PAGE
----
Inspection Requirements
Quiet possession
Inspection Fee
No Assignments or Sublease without permission
Events of Default
Lessee’s Cooperation in certain maters
Lessor’s Right to Perform for Lessee
Security Deposit/commingling agreement
Representations and Warranties of Lessee
Cross default provisions
Location for notices
Non-Cancelable Agreement

Of course you need signature lines and it is important that you follow State Laws regarding the location of required statements like “Non- Cancelable” and the size of the type and conspicuous nature of the liability disclaimers.

Many of our brethren like to “adopt” the documents of others instead of using legal counsel to develop their own, but if you do not understand the requirements of the State you are operating in then your documents may be a perilous venture. Also using poor documents to sell to an inspecting funding source may come back at you because of its un-collectability.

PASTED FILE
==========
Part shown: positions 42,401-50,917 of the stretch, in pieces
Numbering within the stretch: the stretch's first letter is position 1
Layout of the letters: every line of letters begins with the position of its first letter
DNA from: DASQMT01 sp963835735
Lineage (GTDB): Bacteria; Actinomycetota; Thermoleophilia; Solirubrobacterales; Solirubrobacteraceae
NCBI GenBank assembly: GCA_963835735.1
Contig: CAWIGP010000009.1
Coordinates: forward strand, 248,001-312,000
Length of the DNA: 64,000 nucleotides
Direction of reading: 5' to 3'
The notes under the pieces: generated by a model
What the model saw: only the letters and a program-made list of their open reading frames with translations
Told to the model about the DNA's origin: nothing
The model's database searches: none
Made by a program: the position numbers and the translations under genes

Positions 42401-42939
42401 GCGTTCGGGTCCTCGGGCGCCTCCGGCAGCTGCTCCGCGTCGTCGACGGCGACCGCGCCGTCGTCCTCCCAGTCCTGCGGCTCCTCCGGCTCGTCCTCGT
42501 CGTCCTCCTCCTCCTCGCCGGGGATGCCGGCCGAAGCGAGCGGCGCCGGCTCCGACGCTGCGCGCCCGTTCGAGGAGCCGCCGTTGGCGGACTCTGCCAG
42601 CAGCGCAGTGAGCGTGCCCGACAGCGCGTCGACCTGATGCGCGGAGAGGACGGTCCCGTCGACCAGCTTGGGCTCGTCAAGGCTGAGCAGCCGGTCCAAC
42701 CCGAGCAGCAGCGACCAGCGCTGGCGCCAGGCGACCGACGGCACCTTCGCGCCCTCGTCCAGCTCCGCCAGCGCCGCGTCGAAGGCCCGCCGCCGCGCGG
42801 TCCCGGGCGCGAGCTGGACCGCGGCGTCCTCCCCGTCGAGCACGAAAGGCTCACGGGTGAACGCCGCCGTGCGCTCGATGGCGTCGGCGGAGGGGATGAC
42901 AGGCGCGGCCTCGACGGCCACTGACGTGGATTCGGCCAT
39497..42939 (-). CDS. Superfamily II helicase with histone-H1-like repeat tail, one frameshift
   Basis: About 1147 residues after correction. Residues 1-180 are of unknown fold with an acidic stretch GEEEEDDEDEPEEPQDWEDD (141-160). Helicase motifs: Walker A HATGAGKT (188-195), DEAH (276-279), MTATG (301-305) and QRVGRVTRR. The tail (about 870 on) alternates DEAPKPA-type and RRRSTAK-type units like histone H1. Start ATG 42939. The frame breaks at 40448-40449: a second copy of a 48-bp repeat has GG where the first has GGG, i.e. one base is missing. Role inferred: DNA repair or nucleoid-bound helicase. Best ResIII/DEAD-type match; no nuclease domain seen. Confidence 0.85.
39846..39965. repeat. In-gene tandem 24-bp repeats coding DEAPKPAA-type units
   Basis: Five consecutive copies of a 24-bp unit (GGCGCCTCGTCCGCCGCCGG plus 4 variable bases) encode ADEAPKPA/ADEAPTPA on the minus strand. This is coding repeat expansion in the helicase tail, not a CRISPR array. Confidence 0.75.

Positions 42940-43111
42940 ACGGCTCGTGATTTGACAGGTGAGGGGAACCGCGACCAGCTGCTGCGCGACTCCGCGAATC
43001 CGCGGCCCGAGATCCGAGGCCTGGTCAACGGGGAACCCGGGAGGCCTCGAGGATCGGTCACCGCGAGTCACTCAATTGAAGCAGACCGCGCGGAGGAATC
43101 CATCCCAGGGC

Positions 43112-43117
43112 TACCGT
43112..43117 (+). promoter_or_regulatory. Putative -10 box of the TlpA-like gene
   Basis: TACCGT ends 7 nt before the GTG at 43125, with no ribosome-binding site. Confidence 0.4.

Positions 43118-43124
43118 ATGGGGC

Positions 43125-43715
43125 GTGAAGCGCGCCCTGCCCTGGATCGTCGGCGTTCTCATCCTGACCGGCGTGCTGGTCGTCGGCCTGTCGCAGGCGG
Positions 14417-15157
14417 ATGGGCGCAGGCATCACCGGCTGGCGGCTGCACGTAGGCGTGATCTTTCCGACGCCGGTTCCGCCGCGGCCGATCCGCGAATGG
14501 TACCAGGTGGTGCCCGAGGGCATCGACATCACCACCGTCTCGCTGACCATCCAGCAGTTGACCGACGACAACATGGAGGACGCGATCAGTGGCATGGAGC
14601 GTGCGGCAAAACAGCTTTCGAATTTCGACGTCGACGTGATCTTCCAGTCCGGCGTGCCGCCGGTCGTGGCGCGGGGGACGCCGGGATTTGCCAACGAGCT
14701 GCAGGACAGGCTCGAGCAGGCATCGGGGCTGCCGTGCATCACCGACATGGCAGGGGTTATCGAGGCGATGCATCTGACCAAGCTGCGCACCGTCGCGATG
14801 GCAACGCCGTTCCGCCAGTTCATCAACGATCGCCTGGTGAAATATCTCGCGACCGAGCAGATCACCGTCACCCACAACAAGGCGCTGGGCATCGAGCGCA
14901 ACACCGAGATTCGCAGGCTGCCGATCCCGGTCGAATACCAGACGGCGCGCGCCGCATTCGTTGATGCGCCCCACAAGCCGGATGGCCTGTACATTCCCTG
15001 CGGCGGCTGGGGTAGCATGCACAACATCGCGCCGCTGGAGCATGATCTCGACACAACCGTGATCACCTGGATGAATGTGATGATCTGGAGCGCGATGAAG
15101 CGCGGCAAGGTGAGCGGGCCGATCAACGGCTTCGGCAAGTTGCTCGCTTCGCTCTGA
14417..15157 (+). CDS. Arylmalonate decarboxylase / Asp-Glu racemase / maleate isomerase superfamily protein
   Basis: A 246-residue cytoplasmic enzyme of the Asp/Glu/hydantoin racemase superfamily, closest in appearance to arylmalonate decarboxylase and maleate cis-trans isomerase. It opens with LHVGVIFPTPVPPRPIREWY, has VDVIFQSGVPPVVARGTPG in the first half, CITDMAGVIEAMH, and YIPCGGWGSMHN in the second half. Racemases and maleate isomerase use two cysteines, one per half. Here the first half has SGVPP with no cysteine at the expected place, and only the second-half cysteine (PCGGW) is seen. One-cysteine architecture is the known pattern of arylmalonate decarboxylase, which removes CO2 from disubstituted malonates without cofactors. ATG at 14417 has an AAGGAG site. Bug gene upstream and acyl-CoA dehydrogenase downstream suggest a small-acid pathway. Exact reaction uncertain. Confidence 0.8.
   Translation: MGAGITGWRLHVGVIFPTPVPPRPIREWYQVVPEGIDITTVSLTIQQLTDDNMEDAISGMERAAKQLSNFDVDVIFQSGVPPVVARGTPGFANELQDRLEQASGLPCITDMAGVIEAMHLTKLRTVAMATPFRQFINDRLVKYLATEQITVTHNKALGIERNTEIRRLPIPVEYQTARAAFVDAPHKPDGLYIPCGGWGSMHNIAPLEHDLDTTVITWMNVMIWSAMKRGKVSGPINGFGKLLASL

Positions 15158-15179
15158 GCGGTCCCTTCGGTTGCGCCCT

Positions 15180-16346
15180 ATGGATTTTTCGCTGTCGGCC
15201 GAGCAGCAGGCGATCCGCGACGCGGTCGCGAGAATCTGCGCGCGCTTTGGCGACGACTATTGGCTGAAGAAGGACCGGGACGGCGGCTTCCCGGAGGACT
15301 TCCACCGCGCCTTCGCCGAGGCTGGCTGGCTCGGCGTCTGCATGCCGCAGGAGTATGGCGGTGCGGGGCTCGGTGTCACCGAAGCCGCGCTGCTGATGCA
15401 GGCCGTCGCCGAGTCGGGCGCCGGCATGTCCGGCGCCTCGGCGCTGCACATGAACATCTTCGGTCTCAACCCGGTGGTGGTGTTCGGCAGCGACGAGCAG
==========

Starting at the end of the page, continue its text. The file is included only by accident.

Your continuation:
I would also suggest that you contact the Equipment Leasing and Finance Association (www.elaonline.) or one of our many lease trade associations to determine where you can find good legal counsel in your area that understands leasing to help you design your documents. Some of the documents that I have seen from lawyers that have good intentions but are more money lending orientated and do not grasp equipment leasing have been very inadequate.

Mr. Terry Winders has been a teacher, consultant, expert witness for the leasing industry for thirty years and can be reached at or 502-327-8666.
He invites your questions and queries.



Help Wanted Advertising rates

Lease a "Help Wanted Ad"

Reach more readers at a lower price than any other equipment leasing internet publication. These are experienced individuals, well-informed as they read Leasing News to keep up-to-date.